Hot Tub Insulation
Hot tubs usually have the inner walls and cover insulated to help the hot tub with heat retention. A well-insulated hot tub will heat the water faster because the heat produced by the heater is trapped inside the hot tub and used to heat the water.
However, if the hot tub is poorly insulated, then it will struggle to retain heat. A poorly insulated hot tub will also be easily affected by the cooler outer temperature. This means it will take longer to get the water heated to the needed temperature.
The Size Of The Hot Tub
The size of the hot tub also determines how long it takes to get the water heated. Larger hot tubs usually take longer to get the water as hot as 100 degrees Fahrenheit. This is because larger hot tubs usually contain more gallons of water. A 6 person hot tub for instance can contain over 600 gallons of water.
It will take over 4 hours to get this amount of water to 100 degrees Fahrenheit even if the hot tub was designed with a powerful heater.
Smaller hot tubs on the other hand get heated quicker because they don’t contain as much water as larger hot tubs. On average, it will take a 2-3 person hot tub just over 3 hours to get the water heated even for the first time.
The Set Temperature Of The Hot Tub
The temperature that you set your hot tub at determines how fast the water will get heated. A hot tub owner that sets his hot tub water temperature to 94 degrees Fahrenheit gets the hot tub heated faster compared to a hot tub owner that sets his hot tub temperature to 104 degrees.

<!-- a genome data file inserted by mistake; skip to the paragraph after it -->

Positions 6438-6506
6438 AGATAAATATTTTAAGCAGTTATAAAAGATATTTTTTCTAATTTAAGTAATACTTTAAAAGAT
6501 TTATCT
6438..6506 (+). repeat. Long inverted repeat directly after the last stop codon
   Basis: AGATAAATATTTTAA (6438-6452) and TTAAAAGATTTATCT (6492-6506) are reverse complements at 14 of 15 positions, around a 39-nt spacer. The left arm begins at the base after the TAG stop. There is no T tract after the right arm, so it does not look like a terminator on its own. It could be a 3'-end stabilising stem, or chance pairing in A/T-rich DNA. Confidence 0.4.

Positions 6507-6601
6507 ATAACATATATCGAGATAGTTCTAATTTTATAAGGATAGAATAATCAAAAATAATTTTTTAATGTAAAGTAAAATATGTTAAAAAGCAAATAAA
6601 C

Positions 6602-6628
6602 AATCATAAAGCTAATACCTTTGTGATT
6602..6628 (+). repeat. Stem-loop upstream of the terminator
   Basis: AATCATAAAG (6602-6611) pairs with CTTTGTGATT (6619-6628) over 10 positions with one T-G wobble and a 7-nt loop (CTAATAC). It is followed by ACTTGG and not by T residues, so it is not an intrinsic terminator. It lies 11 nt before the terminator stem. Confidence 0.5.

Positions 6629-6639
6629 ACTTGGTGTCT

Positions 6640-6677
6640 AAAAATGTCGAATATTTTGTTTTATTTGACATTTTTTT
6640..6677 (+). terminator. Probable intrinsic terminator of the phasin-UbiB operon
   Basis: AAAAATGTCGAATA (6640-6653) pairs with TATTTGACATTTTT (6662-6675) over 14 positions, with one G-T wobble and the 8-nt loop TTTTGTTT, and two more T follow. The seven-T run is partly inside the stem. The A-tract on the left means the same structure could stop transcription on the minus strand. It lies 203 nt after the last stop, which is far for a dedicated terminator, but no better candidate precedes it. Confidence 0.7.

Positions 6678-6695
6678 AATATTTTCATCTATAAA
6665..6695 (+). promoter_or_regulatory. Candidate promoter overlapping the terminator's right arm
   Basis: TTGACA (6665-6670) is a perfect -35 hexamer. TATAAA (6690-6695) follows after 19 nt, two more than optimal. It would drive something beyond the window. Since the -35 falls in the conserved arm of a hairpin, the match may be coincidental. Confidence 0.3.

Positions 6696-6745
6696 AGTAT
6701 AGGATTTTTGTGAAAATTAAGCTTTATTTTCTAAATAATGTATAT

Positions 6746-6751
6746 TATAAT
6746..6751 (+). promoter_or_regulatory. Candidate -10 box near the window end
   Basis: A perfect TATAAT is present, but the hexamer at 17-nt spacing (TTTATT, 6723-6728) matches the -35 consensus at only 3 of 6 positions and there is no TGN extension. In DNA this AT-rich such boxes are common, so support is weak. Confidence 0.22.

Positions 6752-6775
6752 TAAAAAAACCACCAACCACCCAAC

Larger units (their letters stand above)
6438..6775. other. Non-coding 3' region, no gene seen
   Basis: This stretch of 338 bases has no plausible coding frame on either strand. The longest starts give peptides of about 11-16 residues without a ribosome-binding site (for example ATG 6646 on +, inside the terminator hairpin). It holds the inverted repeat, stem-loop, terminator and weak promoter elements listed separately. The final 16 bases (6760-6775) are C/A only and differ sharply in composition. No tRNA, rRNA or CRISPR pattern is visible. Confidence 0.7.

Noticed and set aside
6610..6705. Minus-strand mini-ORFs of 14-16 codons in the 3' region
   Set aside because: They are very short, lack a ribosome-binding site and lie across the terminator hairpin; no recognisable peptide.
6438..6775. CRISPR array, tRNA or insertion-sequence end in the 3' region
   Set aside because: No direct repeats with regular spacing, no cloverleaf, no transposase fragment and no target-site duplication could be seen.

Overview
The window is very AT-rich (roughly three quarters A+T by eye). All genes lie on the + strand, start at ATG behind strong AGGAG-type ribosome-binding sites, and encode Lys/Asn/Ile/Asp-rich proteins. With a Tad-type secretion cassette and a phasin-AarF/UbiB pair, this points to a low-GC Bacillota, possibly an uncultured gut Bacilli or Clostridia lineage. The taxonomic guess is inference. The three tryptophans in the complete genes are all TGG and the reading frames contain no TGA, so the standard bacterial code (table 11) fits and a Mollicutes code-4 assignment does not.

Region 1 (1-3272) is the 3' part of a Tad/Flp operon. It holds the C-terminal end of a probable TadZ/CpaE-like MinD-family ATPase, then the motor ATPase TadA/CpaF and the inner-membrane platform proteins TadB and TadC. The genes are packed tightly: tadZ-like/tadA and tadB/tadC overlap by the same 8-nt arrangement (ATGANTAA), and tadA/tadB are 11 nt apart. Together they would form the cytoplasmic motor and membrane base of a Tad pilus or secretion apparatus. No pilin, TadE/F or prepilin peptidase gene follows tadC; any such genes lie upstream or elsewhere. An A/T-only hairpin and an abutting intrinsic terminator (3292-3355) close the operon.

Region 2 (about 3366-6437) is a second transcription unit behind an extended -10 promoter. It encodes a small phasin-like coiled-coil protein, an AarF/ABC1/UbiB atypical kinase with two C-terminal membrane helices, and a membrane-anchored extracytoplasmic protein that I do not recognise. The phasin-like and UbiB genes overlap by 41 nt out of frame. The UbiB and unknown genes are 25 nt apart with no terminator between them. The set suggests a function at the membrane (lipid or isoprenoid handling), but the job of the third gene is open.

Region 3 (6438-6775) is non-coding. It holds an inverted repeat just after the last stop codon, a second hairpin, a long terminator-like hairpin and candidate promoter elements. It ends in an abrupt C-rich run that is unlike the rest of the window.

Does A Hot Tub Heat Faster With The Jets On?
A hot tub heats faster when the jets are on because the jets help to eliminate any pocket of cold water in the hot tub through water circulation.
Jets are amazing features to any hot tub. The jets give increased hydrotherapy through gentle massages and muscle relief. But the jets also help to get the hot tub heated faster.
When the jets in the hot tub are on, there is increased water circulation in the hot tub. This is because the jets push out water and air at high pressure into the hot tub causing bubbles in the hot tub that circulate the water. This improved water circulation also helps to get the hot tub heated faster by ensuring that the water remains mixed.
The heater in the hot tub heats the water but the heater is only located in one part of the hot tub. This means the heater mainly heats the water around the area where it is located in the hot tub and it will take longer for the entire hot tub to get heated this way.
But when the jets are on, there is improved water circulation and the water gets heated evenly. The jets will also flush out cold water inside the hot tub’s pipes so the cold water can mix with the heated water. This also makes the hot tub get hot faster.